Project Title Ace Inhibition In Single Ventriclepulmon Hypertension

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Principal Investigator & Institution: Gersony, Welton M. Pediatrics; Columbia University Health Sciences New York, NY 10032

Timing: Fiscal Year 2001; Project Start 05-SEP-2001; Project End 31-AUG-2006

Summary: (provided by applicant) The overall goal of this application is to examine treatment modalities which may improve the clinical care of two groups of patients with congenital heart disease: infants born with a single ventricle supplying blood flow to the lungs and body and children with pulmonary hypertension associated with congenital heart disease. The primary hypothesis in infants with single ventricle is that chronic angiotensin converting enzyme (ACE) inhibition favorably modifies the ventricular remodeling response to volume overload and improves ventricular function over the first year of life. Serial changes in ventricular geometry will be assessed using magnetic resonance imaging and compared with measurements of systolic and diastolic function, including the pressure/volume relation and the Tei index, and clinical outcome measures including post-operative course and changes in the Ross? heart failure classification. The beneficial effect of ACE inhibition is expected to occur prior to and following volume unloading surgery with the bidirectional Glenn shunt or hemi-Fontan. The primary hypothesis of the study in congenital heart disease associated with pulmonary hypertension is that the effect of long-term treatment with an oral prostacyclin analogue or an oral endothelin receptor blocker has a salutory effect on exercise capacity, longevity, and quality of life. It will also be determined whether any of these patients carry a defect of the primary pulmonary hypertension-1 gene. Each of these studies could potentially lead to a significant improvement in prognosis: in the single ventricle group by preventing a long-term deterioration in ventricular function and in the pulmonary hypertension patients by improving quality of life and survival without transplantation.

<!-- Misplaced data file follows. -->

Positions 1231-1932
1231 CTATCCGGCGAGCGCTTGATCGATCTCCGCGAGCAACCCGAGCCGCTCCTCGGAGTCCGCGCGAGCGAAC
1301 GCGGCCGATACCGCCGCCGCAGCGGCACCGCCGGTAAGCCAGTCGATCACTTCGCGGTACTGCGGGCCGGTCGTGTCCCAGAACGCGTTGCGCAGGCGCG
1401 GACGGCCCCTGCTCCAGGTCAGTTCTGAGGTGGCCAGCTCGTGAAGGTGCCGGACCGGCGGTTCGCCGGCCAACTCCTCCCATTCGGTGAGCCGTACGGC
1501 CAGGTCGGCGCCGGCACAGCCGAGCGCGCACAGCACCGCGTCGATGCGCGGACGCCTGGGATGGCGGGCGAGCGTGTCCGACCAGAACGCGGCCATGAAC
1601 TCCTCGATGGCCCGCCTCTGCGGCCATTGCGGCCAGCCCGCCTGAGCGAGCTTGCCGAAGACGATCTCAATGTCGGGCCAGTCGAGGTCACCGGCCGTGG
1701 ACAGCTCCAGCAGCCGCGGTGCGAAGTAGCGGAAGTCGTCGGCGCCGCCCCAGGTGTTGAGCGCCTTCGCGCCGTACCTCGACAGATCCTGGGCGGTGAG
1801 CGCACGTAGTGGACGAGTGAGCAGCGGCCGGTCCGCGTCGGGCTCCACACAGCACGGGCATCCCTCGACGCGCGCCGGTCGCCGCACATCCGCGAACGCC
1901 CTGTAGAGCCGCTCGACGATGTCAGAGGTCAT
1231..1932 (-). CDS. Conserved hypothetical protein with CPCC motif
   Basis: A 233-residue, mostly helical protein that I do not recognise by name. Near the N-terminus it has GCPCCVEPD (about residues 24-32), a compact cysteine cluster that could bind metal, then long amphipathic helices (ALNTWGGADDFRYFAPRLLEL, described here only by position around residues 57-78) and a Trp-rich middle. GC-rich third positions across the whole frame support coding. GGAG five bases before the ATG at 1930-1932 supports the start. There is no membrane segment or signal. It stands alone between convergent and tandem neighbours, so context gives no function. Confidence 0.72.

Website: http://crisp.cit.nih.gov/ crisp/Crisp_Query.Generate_Screen

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